A new study coming out of Sweden titled, "Fish intake of Swedish male adolescents is a predictor of cognitive performance,"  tracks participants from age 15 to 18 and finds that the more fish eaten, the higher the scores on verbal, visuospatial, and overall intelligence tests.  You may be wondering, "Will fish sticks do the trick, or do you have to eat high quality salmon?"  The researchers plan to follow up by with studies to answer this very question.

Thursday, March 5, 2009

Robot Roundup

Check out the Boston Globe's 'Big Picture Blog' for great images and descriptions of 32 cutting edge robots from around the world.

Wednesday, March 4, 2009

Neuroengineering Holds Potential For New Age Of Enlightenment

"Metaphorically, the neuroengineering approach brings the study of the brain into the Age of Enlightenment. By isolating, then testing and altering individual parts of the neural system, we can, for the first time, truly understand what those components do. Ultimately, we can enhance an individual function while leaving the rest of the system untouched. It's the same transition that let us move from alchemy to atomic physics."

Read the 2 part (1, 2) report at wired.

Monday, March 2, 2009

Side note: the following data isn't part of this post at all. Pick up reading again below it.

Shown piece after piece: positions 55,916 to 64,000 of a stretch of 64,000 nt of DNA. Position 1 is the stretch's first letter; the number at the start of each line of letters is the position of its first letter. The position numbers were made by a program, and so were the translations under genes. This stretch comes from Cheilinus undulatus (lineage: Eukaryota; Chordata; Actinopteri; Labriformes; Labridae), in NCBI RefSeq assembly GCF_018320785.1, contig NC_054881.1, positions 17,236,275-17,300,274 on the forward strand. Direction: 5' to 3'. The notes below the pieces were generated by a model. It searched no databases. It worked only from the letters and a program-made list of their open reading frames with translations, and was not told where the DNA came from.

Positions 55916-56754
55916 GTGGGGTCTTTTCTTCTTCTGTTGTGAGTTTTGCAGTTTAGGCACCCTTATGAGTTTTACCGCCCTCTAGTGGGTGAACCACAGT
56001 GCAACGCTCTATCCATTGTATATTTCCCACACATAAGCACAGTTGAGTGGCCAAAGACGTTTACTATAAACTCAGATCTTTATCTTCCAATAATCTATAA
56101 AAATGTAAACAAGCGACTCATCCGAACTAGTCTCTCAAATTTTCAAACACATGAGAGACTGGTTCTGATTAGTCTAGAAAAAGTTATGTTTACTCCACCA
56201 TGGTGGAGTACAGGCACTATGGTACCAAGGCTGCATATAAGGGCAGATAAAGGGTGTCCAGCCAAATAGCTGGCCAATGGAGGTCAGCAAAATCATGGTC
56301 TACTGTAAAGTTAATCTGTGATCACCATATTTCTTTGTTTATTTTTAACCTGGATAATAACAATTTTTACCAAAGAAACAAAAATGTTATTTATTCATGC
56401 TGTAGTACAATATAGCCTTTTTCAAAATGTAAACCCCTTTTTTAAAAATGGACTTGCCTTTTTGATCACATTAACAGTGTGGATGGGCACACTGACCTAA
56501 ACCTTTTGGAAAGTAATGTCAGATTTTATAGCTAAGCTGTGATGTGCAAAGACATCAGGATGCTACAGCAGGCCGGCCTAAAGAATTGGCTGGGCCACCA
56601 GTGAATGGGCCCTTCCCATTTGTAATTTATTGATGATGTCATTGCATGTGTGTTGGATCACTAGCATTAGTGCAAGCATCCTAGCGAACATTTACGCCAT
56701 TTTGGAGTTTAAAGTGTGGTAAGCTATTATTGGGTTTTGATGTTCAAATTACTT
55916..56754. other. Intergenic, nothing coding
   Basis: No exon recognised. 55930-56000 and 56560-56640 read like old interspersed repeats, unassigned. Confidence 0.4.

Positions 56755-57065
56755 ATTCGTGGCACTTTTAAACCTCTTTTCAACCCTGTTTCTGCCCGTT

Vampires And Immortality

Vampires are back: From the hit novel Twilight, to the award winning HBO series True Blood, to the accidental Swedish hit, Let The Right One In.

These mythical creatures help us contemplate immortality. Wikipedia briefly discussing vampire immortality, saying of vampire tales: “Much is made of the price of eternal life, namely the incessant need for blood of former equals.” But there is another price to eternal life. Vampires must continually watch the ones they love die (see Let The Right One In). The lifespan discrepancy between immortals and mortals is problematic for romance (this problem is especially pronounced in recent vampire tales, where the vampires, rather than appearing as strange, pale, vaguely bat-like creatures, look identical to–although usually more attractive than–the average human). For any sort of companionship it seems we must live forever together or die together. This is a problem explored (not with vampires but with AI cyborgs) in TransBeMan. It's something we can't help contemplate as finite creatures endowed with the ability to comprehend the infinite.